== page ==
Apple could quickly become the biggest streaming music subscription service in the world after it relaunches its Beats Music service later this year, according to a survey conducted by music industry analyst Midia Research.
The company asked 1,000 Americans whether they would subscribe to an Apple music streaming service for $7.99 a month, and found 10% saying they’d be “very likely” to sign up, and another 10% saying they’d be “likely” to. When it came to iOS users only, 15% were in the “very likely” camp.
“Make no mistake, if 15% of Apple’s entire 500m or so iTunes users were to subscribe, the subscription market would be transformed, growing the total number of subscribers by 75 million,” wrote the report’s author, Mark Mulligan.
“Even a year one target of a quarter of that would be transformational to the subscription market, but both numbers are far short of the approximately 250 million iTunes users who regularly buy music downloads.”
There are important caveats that come with these claims, though.
First: since the survey was conducted in mid-February, reports have suggested that Apple has been haggled upwards by music labels to $9.99 a month for its streaming service – matching Spotify and other rivals.
Mulligan still believes that the $7.99 price “will happen eventually even if it does not in 2015”, but it’s fair to question whether those who ticked “likely” may have been fewer in number if the survey had presented them with the higher price.
Second, the 250 million iTunes music buyers is probably a better starting point for these calculations than the 500 million iTunes users – a figure that includes people who download apps but don’t buy music.
15% of 250m would still be 37.5 million people, which would be more than double the current subscriber total of the most popular streaming music service – Spotify with its 15 million paying customers.
Third, if Apple signed up 37.5 million subscribers, they wouldn’t all be new to the streaming music market, because some would be poached from rival services. Midia Research explored that in its survey too, though.
“62% of existing music subscribers consider themselves likely to subscribe to an Apple $7.99 service,” wrote Mulligan – again, the percentage might have been lower if the price was $9.99, since that would not be cheaper than those existing services.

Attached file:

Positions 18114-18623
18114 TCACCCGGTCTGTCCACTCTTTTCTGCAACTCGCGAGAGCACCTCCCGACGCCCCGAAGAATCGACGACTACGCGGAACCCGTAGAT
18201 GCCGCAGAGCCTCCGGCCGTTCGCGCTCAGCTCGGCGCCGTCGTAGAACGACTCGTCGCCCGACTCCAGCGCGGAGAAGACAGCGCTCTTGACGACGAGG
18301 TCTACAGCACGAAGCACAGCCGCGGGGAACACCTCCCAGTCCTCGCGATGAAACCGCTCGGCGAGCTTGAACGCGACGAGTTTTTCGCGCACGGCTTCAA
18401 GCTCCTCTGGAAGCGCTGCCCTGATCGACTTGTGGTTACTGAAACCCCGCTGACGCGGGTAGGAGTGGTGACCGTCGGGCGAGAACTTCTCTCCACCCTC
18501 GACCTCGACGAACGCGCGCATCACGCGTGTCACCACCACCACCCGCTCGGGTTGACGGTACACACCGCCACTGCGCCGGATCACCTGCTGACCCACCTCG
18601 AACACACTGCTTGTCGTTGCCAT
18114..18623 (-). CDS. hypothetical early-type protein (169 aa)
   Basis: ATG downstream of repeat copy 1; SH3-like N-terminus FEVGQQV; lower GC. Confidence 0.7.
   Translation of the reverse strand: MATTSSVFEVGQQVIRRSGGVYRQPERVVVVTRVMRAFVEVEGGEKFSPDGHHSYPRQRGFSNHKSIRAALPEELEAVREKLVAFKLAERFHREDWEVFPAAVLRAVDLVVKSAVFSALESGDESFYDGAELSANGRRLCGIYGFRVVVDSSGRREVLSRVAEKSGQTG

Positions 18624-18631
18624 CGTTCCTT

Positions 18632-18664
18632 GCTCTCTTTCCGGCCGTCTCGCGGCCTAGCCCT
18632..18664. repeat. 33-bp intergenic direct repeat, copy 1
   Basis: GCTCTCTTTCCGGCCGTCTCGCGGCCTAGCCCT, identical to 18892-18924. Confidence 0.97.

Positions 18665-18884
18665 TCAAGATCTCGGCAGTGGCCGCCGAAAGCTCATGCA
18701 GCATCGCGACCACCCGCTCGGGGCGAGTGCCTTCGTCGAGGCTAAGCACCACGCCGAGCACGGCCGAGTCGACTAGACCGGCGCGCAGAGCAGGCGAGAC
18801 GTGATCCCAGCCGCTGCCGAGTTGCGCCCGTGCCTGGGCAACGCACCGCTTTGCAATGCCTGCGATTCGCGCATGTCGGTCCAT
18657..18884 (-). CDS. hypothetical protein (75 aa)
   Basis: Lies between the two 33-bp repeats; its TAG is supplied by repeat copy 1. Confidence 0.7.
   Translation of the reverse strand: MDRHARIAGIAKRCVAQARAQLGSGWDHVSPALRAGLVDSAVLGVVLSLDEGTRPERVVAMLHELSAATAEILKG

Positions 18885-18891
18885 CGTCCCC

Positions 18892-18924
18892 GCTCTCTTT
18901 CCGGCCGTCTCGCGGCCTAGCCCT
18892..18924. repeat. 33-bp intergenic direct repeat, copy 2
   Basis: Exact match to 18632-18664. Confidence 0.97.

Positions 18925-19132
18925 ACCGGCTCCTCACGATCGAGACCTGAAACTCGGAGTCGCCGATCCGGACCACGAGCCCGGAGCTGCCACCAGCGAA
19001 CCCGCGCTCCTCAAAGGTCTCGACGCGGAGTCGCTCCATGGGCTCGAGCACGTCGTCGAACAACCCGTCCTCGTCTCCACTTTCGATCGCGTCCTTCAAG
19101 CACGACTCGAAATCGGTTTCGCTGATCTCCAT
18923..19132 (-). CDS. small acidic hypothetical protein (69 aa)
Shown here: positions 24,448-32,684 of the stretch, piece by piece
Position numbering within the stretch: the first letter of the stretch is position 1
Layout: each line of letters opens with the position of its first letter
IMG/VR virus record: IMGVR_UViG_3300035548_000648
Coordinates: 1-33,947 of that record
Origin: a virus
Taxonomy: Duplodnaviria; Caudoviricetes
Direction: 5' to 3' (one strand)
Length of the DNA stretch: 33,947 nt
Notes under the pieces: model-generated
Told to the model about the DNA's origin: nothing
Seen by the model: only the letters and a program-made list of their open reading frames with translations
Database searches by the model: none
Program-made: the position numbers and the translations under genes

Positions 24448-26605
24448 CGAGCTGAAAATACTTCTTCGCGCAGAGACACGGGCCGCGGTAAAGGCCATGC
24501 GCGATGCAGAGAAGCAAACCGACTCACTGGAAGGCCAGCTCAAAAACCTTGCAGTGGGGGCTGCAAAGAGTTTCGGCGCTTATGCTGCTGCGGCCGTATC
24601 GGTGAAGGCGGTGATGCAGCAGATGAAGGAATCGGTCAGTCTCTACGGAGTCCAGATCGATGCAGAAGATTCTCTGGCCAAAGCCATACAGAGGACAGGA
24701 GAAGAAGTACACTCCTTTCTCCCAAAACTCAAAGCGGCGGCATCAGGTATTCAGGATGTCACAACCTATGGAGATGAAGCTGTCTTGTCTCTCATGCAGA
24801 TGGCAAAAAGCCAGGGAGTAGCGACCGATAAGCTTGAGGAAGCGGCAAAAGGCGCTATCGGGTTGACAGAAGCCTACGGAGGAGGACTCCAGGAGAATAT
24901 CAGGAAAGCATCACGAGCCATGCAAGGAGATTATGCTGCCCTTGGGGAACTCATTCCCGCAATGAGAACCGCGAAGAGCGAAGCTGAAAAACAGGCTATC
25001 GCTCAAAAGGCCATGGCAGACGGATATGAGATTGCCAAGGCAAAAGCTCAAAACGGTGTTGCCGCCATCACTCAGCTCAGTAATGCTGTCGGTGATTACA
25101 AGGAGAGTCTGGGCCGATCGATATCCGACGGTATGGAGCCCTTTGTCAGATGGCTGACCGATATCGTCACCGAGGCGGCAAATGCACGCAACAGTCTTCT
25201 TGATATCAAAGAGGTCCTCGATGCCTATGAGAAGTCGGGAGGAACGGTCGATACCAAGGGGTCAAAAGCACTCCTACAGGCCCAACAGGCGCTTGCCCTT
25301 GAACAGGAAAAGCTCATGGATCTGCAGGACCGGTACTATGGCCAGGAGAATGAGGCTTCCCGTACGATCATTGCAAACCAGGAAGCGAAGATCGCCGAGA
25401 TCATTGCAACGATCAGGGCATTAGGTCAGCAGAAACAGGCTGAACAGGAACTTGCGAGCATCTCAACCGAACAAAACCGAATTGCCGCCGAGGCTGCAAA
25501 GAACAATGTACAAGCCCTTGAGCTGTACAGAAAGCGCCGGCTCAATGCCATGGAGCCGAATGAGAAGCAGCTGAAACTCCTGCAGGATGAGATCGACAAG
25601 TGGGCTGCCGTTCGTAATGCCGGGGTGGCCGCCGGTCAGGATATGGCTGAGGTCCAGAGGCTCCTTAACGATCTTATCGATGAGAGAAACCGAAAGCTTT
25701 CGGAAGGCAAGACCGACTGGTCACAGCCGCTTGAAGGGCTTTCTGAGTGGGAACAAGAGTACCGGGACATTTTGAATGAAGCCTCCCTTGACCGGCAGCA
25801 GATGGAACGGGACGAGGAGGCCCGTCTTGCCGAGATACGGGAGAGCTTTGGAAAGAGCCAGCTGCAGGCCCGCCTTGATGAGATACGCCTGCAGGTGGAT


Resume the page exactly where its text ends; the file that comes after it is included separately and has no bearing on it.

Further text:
“Apple has lost a lot of its most valuable download buyers to services like Spotify, Rdio and Rhapsody and it will expect to ‘win back’ the digital music spending of some of those consumers. It is no coincidence that this will likely be Apple’s first app developed for Android.”
Midia also asked people how likely they’d be to upgrade to a newer iPhone or iPad to get a discounted $5.99-a-month music subscription, and found 8% were very likely and 12% likely.
Meanwhile, when asked if they’d buy a “music edition” iPhone or iPad to get two years’ free access to the service, 9% said they were very likely and 15% said they were likely to do this.
“Though there is no direct evidence Apple is planning such a move, this illustrates that Apple has multiple ways in which it can try to drive adoption of its subscription service,” wrote Mulligan. “The iOS ecosystem is a rare asset that rival music services simply cannot compete with.”
Apple bought music accessories firm Beats Electronics in 2014 for $3bn, including its streaming music service Beats Music.
Beats co-founders Dr Dre and Jimmy Iovine remain within Apple alongside Beats Music executives Ian Rogers and Trent Reznor and newly-recruited DJ Zane Lowe piloting a relaunch that is expected to come under the iTunes brand, and be announced at the WWDC event in June.
The service will compete with Spotify, Deezer, Rhapsody / Napster, Rdio, Google Play Music, YouTube Music Key and Tidal – the latter being the streaming service that’s in the process of being relaunched by Jay Z and a group of fellow musicians.
It will also launch at a time when the music industry is fiercely debating the value of free streaming services like Spotify’s advertising-supported tier, with critics ranging from Taylor Swift to Universal Music boss Lucian Grainge.
Apple, and Iovine in particular, is encouraging those critics behind the scenes – a hint that Apple sees the freemium Spotify and YouTube Music Key as its most dangerous rivals – while also courting prominent musicians to grant iTunes periods of exclusivity for their new albums.
This article was written by Stuart Dredge, for theguardian.com on Wednesday 1st April 2015 12.50 Europe/Londonguardian.co.uk © Guardian News and Media Limited 2010